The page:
Financial Literacy Curriculum & Presentations– All Ages: Kids, Teens, & Adults

The NFEC financial literacy curriculum & presentations are engaging and fun, yet also meets core educational standards. The programming has been widely recognized for its ability to connect with students and inspire participants of all ages and socioeconomic backgrounds to take positive financial action.

Over 400 hours of financial literacy curriculum are made available to you – saving you time and money and reducing the personnel you need to develop comprehensive financial literacy presentation. The material has been tested by thousands of organizations and gone through several iterations to create a state-of-the-art product that makes a lasting difference in participants’ financial capabilities.

The financial literacy curriculum & presentations are designed to accommodate a variety of schedules and learning outcomes. Organizations have used the curriculum as workshops of various lengths, after-school programs, weekend seminars, camps, in-class training, lunch-and-learns, for-credit college classes, and various other delivery forms.

The NFEC is 100% independent and its financial literacy curriculum & presentations are purely educational. With the guidance of the Curriculum Advisory Board – comprised of educators, financial professionals, and financial education experts – this collaboration has yielded financial literacy curriculum that bridges the gap between theory-based education and practical application.

 

Engaging Fun, and Interactive Financial Literacy Curriculum

Engaging Fun, and Interactive Financial Literacy Curriculum

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Real World Curriculum that Meets Educational Standards

Real World Curriculum that Meets Educational Standards

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Flexible, Modular Design

Flexible, Modular Design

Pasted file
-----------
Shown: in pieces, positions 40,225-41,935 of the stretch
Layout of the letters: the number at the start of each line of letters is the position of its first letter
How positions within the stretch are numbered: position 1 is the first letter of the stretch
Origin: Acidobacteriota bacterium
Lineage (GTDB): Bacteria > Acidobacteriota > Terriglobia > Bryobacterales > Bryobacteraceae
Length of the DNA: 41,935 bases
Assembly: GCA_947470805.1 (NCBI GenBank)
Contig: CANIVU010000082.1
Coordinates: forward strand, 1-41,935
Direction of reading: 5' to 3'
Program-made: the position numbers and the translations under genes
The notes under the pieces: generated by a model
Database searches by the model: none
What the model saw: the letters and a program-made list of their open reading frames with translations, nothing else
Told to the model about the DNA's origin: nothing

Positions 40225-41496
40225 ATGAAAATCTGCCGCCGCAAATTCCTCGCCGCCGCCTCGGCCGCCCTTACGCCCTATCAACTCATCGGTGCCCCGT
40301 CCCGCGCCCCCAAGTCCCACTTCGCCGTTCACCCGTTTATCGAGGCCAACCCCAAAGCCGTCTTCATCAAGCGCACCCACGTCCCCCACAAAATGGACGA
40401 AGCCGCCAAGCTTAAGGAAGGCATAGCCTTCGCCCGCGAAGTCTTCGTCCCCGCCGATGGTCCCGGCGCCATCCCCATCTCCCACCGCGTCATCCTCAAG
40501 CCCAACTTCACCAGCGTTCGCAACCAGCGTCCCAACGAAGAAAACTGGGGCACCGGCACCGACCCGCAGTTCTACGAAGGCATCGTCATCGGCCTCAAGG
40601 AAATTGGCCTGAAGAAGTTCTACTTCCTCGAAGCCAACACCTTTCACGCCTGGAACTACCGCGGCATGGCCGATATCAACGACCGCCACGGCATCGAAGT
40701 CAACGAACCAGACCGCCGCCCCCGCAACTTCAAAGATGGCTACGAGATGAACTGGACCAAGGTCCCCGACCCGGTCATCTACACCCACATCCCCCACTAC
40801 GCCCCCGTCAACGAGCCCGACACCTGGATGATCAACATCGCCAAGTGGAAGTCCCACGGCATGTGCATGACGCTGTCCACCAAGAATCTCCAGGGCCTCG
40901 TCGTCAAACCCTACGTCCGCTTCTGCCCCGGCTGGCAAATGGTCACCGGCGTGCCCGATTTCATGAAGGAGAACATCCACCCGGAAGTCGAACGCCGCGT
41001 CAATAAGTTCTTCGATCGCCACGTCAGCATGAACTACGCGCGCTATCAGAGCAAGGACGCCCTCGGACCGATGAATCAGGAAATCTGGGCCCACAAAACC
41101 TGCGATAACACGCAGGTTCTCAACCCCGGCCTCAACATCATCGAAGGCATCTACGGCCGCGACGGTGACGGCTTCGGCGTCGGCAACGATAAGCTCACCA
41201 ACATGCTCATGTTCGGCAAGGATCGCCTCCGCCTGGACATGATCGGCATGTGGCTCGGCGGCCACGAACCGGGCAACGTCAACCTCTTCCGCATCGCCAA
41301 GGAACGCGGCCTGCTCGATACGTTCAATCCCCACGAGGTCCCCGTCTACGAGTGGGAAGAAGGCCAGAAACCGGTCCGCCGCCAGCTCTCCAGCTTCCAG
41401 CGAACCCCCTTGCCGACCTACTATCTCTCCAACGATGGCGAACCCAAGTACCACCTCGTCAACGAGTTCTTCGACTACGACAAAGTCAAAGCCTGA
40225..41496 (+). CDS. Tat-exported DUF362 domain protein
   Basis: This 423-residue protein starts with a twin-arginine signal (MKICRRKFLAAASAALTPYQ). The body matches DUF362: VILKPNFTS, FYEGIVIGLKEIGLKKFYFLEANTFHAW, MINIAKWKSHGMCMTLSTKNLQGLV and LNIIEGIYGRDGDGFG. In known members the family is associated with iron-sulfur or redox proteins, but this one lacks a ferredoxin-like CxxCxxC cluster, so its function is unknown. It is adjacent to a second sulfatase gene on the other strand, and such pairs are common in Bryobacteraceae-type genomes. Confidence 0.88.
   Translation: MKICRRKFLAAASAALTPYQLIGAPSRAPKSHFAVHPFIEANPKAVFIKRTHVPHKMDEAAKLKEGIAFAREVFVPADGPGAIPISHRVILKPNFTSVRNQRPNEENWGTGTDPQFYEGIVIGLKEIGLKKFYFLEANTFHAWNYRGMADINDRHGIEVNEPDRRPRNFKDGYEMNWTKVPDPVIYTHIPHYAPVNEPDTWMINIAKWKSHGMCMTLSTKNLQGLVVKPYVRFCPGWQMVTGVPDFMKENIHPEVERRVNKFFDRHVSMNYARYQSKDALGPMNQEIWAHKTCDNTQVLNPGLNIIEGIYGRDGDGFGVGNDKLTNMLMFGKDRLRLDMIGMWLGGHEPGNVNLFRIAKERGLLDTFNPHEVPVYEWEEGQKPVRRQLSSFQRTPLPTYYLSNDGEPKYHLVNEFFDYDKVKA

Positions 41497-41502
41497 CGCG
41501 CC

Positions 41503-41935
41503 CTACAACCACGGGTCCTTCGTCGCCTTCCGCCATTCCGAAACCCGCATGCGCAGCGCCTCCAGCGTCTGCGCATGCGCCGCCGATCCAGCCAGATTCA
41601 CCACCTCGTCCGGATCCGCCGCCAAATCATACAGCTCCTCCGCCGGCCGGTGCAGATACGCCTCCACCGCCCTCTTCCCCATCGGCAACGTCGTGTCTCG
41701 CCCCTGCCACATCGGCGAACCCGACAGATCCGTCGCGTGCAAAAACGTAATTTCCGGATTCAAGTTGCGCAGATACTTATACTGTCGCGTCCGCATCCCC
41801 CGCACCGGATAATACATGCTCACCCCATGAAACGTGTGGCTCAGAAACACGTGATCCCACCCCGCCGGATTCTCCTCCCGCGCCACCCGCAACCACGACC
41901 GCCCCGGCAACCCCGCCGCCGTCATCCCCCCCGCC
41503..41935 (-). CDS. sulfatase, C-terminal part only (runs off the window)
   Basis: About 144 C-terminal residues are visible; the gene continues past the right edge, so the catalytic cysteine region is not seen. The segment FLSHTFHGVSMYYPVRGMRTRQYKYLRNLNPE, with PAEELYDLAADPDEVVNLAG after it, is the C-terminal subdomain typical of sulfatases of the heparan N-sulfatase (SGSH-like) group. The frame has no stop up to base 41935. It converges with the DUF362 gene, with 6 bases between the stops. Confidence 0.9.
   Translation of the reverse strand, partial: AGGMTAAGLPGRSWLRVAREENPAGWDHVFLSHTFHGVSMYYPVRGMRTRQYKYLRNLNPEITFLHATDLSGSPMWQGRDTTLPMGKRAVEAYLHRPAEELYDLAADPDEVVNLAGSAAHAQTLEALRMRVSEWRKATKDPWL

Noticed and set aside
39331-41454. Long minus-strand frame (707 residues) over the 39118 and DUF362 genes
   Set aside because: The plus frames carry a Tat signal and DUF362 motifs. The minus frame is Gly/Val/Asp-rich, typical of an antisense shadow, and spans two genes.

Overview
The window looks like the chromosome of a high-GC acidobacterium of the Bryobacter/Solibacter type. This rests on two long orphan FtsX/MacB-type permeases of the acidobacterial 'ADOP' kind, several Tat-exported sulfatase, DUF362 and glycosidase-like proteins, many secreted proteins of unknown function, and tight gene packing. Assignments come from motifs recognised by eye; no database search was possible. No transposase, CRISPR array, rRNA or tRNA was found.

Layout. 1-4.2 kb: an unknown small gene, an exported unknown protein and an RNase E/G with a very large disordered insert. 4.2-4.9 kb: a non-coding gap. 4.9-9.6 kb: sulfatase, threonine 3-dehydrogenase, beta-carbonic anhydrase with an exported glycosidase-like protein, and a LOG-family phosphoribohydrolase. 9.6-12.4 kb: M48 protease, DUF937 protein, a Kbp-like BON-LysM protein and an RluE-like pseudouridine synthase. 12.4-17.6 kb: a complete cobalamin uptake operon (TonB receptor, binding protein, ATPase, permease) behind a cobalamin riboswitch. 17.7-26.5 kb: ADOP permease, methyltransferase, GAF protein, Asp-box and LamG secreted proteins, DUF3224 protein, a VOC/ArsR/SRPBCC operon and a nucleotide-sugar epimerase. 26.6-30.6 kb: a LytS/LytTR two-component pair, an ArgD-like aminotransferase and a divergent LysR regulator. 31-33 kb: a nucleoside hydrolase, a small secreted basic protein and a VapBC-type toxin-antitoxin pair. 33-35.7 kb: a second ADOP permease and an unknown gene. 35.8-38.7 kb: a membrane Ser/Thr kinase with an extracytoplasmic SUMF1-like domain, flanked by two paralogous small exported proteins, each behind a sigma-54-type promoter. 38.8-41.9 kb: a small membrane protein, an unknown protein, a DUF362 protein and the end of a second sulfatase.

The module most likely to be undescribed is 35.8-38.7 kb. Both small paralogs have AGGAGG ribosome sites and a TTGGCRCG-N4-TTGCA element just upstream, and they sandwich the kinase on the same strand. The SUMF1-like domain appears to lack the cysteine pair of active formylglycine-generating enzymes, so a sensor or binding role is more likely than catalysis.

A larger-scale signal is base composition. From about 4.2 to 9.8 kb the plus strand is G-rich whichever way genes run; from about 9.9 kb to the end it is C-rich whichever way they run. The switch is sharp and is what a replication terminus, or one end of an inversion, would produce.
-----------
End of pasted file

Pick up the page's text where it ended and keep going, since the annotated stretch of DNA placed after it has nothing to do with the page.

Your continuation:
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Evidence-based

Evidence-based

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Topics Covered

Topics Covered

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Independent & Compliance Approved

Independent & Compliance Approved

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Design Team & Crowdsource Model

Design Team & Crowdsource Model

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Setting Industry Standards

Setting Industry Standards

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Ages Served & Curriculum Details

The NFEC kids curriculum package was developed for kids in the ‘preoperational’ phase as defined by Piaget’s Stages of Cognitive Development. At this stage children begin to use and understand language; they tend to experience the world from a selfish perspective where they only understand one feature of a situation or object.

The NFEC provides practical lessons that align with Common Core guidelines and establish an educational foundation to support continued financial education training as students mature. Financial habits are formed early; there are fundamental lessons that can be delivered to young children that will help them establish positive financial habits for life.

The NFEC’s kid’s curriculum package for PK – 2nd grade students includes:

  • 68 classroom hours across 71 lessons.
  • Parent involvement letters and family activities
  • Over 70 engaging activities and educational games
  • Outside-of-class study material
  • Teacher-moderated testing and in-class surveys

Visit the National Financial Literacy Framework & Standards pages to see the full list of learning outcomes.

The NFEC curriculum package for 7 to 11 year olds was developed for kids in the ‘concrete operational’ phase according to Piaget’s Stages of Cognitive Development. Youth at this age can use multiple dimensions of a problem or situation to reason about the world when the situation is made concrete.

The NFEC designed the 3rd to 6th grade material to counteract influences of the thousands of advertisements to which children are exposed daily; the material also aligns with Common Core guidelines. This is a vital age at which children can develop positive money management habits and establish core financial knowledge that builds the foundation for future financial education lessons.

The NFEC’s curriculum package for 3rd – to 6th graders includes:

  • 80 classroom hours across 69 lessons
  • Parent involvement letters and family activities
  • Over 70 engaging activities and educational games
  • Outside-of-class study material
  • Testing, surveys, and long-term assessments

Visit the National Financial Literacy Framework & Standards pages to see the full list of learning outcomes.